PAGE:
4 THU • FUN FOR ALL Lavay Smith at Tastefest — Thankfully, the trend of neo-swing has fizzled out. Fortunately, the (second) death of swing has wiped out trite, overly campy bands such as the Cherry Poppin' Daddies and cleared the way for more innovative groups, such as Lavay Smith & Her Red Hot Skillet Lickers. Unlike the ersatz swing bands of the ’90s, Smith and the Skillet Lickers don't have to rely on zoot suits to hold the audience's attention. With a nod to the traditional big band sound combined with dashes of jazz, blues and boogie-woogie, the music is so catchy it's impossible to stand still once the band starts cookin'. There's also the sultry Smith, who looks like she could have just hopped off the side of a World War II bomber. But she isn't merely a piece of pinup girl eye-candy; this dame has a pair of pipes that would impress even Ella herself. A swing band that’s actually captivating to listen to, not just a backdrop to showcase your fancy dance moves? What a novel concept. Smith and the Skillet Lickers will perform at the Comerica TasteFest, the festival of food, art and music in Detroit's New Center, on West Grand Boulevard between Woodward and the Lodge. Call 313-872-0188 for information.
6 SAT • MUSIC Wayne Kramer — The legendary lead guitarist of the MC5 returns to the Motor City to rock Magic Stick to the ground. In its glory days, circa 1968, the MC5 was the baddest rock band this city had ever seen. Using rock ’n’ roll as its weapon of choice the MC5 waged an assault on white honky culture. Endless anti-establishment rhetoric, like, "We are a bunch of arrogant motherfuckers and we don't give a damn for any cop or any phony-ass authority control-addict creeps who want to put us down" earned the original bad boys of Detroit rock a less-than-wholesome reputation then that has turned into worship today. Kramer and his band (which includes ex-Guns N’ Roses bassist Duff McKagan) are touring in support of a new CD, Made For The Racket. Kramer, a self-professed changed man, will surely kick out the jams — but whether it will be "motherfuckers" or "brothers and sisters" remains to be seen. Catch Kramer and his friends at the Magic Stick, 4120 Woodward, Detroit; call 313-833-9700 for more information.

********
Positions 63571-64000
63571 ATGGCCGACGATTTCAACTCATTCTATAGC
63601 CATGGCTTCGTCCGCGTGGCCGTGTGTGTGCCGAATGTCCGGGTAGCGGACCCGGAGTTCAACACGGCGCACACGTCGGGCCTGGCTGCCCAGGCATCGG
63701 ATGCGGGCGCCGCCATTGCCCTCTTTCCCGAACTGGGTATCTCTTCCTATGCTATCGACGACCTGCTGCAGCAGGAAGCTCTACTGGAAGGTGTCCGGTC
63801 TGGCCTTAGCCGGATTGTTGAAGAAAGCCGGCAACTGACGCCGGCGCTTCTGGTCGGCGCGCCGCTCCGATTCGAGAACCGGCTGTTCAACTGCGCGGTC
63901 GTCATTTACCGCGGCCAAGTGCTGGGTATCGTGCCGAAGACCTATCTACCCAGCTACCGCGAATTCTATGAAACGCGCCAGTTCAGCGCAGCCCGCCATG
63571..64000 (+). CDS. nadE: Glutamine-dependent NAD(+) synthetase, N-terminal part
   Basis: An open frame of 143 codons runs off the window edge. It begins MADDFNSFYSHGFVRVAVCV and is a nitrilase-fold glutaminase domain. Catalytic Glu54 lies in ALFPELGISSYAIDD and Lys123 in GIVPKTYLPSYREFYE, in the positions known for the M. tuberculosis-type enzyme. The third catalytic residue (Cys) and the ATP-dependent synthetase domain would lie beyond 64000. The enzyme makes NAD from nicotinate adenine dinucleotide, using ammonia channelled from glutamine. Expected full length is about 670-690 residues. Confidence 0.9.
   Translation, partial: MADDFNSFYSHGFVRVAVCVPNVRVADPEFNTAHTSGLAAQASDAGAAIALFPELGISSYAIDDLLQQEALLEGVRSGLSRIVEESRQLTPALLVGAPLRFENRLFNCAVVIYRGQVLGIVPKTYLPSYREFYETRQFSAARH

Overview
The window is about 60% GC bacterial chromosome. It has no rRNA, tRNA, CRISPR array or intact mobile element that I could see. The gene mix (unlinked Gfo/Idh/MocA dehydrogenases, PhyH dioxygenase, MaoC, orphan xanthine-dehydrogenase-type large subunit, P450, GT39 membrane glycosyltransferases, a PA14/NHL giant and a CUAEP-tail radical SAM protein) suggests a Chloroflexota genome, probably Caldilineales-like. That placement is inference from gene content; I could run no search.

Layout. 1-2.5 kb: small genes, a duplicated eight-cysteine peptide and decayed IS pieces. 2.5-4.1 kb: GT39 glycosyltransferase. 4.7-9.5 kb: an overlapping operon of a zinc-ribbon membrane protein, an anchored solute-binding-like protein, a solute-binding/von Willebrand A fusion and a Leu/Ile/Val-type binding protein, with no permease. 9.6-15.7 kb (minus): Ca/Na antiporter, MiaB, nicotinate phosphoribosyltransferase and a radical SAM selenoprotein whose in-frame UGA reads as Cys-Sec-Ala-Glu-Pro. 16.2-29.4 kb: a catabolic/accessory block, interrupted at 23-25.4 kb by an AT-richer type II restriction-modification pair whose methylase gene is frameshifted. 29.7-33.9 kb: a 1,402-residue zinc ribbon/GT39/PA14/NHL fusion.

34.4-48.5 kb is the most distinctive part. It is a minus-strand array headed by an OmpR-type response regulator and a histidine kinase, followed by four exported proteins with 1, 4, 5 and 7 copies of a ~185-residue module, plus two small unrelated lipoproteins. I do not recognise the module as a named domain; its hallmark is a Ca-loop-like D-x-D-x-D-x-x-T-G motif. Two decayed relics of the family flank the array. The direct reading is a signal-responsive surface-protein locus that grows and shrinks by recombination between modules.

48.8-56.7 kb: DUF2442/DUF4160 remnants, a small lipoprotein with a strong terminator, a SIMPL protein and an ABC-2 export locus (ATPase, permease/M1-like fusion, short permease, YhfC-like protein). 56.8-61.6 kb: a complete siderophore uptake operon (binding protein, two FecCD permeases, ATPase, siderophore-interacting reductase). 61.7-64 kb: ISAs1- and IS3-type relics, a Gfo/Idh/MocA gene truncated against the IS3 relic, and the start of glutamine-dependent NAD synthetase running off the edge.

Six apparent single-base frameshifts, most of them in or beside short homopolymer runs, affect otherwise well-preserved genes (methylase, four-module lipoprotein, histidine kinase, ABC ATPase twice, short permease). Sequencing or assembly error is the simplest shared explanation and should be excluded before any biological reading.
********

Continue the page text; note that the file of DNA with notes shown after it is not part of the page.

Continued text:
8 MON • MUSIC Butler Twins Jam — "The blues ain’t nuthin’ but a low-down shakin’ chill/if you ain’t never had ’em, I hope you never will." But if you got ’em and you got the chops to match, the Butler Twins jam at the Attic is the place to let others hear about it. Hosted by two of Detroit’s most revered bluesmen, the jam session attracts many of the areas best musicians. Not only does the evening give you the chance perform with many different musicians — it also provides the opportunity to play your music within the blues-drenched walls of the Attic bar. Study up on your bluesology and head to the Attic, 11667 Jos. Campau in Hamtramck to hear or play some serious Detroit blues. Call 313-365-4194 for more information.
9 TUE • COMMUNITY Volunteer Orientation — To help the Macomb County Library with its adult literacy program only requires is a high-school diploma (or a GED) and a desire to help those in need. The orientation will offer background information about the program and provide an opportunity to sign up for tutor training. Tutors will be placed in one-on-one pairings meant to stimulate the greatest amount of learning. The time requirement is just two hours a week, but volunteers are invited to take on as many students as they wish. The Macomb County Library is located at 16480 Hall Rd. in Clinton Township; call 586-286-6660 for more information.
10 WED • FUN FOR ALL Youth Day — More than 20,000 kids aged 8-15 (and their parents) will converge upon the Belle Isle athletic fields for the 20th annual Metro Detroit Youth Day. This daylong free event will feature instructional clinics on baseball, basketball, boxing, and martial arts demonstrations, plus lots of other fun and games. Musical entertainment will be provided by area children and will range from choral groups to rap acts. Lunch will be provided free to participants. This year’s theme is "Kids For Peace, Stop Killing Our Youth," and is meant to draw attention to Detroit’s disturbingly high level of youth homicide. A march to remember victims and to protest future homicides will be a powerful and emotional moment. Kids and volunteers must register by calling 313-852-4078.
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